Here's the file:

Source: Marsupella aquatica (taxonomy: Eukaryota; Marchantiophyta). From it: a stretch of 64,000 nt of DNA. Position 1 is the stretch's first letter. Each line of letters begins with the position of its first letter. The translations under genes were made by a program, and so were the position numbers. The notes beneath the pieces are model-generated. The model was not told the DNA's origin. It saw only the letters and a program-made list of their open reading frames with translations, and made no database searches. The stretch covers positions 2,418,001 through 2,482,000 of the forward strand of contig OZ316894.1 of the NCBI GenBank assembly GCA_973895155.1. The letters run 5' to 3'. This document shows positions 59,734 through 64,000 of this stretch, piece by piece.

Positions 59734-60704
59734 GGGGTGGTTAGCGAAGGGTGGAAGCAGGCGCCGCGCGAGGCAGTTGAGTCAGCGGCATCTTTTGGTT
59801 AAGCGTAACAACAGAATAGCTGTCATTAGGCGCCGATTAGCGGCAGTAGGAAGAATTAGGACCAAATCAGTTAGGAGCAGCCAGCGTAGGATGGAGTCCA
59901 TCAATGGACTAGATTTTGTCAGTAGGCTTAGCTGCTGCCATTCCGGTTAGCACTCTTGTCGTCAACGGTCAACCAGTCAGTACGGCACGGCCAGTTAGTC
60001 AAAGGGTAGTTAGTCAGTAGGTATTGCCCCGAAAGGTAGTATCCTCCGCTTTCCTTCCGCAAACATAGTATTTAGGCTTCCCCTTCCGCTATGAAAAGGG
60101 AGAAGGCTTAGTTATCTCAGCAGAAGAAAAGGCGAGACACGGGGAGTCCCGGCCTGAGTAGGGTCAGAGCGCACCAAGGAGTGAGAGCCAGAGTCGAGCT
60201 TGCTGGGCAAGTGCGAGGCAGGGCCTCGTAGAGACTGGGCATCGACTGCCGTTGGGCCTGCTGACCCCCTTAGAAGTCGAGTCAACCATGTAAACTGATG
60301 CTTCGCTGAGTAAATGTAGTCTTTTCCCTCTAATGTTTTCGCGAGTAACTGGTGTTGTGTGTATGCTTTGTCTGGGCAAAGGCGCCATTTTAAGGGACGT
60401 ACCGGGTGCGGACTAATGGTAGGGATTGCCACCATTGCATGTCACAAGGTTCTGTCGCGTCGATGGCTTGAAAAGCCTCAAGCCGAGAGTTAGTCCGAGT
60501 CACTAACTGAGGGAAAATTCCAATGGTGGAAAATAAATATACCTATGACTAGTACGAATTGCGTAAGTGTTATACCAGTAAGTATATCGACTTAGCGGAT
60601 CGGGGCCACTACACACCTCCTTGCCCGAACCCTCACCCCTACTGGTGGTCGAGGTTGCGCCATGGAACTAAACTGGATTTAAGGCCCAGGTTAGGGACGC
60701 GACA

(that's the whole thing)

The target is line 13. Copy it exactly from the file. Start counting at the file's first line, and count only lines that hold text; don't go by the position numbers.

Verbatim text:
60701 GACA